COMMENTARY: Past is not forgotten but what about the future past?

Cornwall historian Sara Lauzon is fundraising for a monument to mark the burial spot of the House of Refuge inmates. She hopes to have a ceremony in June. (Cornwall Newswatch/Randi Belec)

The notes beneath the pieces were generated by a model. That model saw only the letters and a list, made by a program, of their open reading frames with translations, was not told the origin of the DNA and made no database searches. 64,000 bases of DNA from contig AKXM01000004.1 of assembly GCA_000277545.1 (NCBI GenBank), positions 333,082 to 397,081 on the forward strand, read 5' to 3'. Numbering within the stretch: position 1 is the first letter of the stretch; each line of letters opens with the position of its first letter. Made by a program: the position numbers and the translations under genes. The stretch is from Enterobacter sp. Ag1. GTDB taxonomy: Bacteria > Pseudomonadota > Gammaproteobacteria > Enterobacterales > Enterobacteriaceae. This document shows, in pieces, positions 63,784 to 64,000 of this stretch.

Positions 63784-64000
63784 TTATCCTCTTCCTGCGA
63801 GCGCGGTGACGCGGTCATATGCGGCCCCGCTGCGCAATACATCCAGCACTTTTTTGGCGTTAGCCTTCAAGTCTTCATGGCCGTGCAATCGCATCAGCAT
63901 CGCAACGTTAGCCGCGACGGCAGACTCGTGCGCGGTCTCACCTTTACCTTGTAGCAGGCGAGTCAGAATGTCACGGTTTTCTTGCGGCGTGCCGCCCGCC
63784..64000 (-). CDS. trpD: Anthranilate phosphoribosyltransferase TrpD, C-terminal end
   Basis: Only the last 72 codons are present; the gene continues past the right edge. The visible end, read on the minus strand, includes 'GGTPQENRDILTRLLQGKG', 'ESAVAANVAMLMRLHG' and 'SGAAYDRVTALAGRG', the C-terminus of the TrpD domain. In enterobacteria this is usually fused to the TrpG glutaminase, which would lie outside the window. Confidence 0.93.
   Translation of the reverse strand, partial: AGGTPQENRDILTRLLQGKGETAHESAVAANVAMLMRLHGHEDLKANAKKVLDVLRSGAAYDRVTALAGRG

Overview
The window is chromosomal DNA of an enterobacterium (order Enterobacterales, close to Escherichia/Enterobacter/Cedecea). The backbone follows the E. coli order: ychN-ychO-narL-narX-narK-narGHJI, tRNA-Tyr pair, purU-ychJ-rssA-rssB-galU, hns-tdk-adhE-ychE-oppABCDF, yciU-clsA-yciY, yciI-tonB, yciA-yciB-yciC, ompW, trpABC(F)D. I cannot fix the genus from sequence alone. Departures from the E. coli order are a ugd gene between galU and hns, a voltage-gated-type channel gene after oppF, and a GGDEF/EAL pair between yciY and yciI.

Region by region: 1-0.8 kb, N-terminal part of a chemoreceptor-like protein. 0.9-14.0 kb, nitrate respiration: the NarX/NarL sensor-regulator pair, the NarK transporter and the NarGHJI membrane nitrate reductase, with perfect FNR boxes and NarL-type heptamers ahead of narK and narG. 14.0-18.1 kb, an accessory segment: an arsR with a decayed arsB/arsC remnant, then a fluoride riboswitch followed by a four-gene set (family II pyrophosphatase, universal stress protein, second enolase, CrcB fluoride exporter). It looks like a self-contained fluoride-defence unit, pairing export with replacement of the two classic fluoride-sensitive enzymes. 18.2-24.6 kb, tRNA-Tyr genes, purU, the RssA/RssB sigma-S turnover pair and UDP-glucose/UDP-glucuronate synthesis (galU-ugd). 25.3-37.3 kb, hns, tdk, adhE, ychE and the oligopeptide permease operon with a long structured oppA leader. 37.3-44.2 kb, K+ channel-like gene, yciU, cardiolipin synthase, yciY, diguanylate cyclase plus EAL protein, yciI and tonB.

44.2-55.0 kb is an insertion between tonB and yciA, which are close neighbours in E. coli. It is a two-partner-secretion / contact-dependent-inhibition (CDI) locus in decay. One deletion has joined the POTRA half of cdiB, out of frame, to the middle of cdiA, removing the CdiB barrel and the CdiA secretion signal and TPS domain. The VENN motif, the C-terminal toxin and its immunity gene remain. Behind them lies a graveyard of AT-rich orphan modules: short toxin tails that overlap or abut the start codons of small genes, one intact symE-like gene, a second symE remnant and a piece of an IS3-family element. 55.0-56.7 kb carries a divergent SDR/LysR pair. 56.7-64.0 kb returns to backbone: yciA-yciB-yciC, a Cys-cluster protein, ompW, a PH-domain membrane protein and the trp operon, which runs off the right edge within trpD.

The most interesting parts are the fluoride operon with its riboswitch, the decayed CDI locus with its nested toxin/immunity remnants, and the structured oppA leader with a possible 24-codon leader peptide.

I’m Bill Kingston with today’s commentary. I have admired the work and the passion displayed by Sara Lauzon. You probably know her as Cornwall’s “little historian.” Sara has been working on a book while also researching the former inmates at the House of Refuge, the site known today as the Heartwood nursing home. It’s a monumental task to record the history and the stories of all 906 former residents. Sara has been hunting through records, looking through microfiche and talking to people to capture those stories. But it makes me wonder how challenging the “future past” will be for historians. Fifty years from now when they’re looking back on this time what historic documents and pieces of information will be left? Everything is so superficial with Facebook, social media and the like. Writing a postcard is not a normal occurrence (maybe at Christmas time) and a hand-written letter is something to be revered and cherished and photos are rarely printed – mostly sitting on hard drives and thumb drives that can disappear with the click of a button. Everything has become so digital and not tangible that historians are going to have a tougher time recording our history. As the saying goes, “those who fail to learn from history are doomed to repeat it,” and without that history will future generations have a tougher time than their predecessors?

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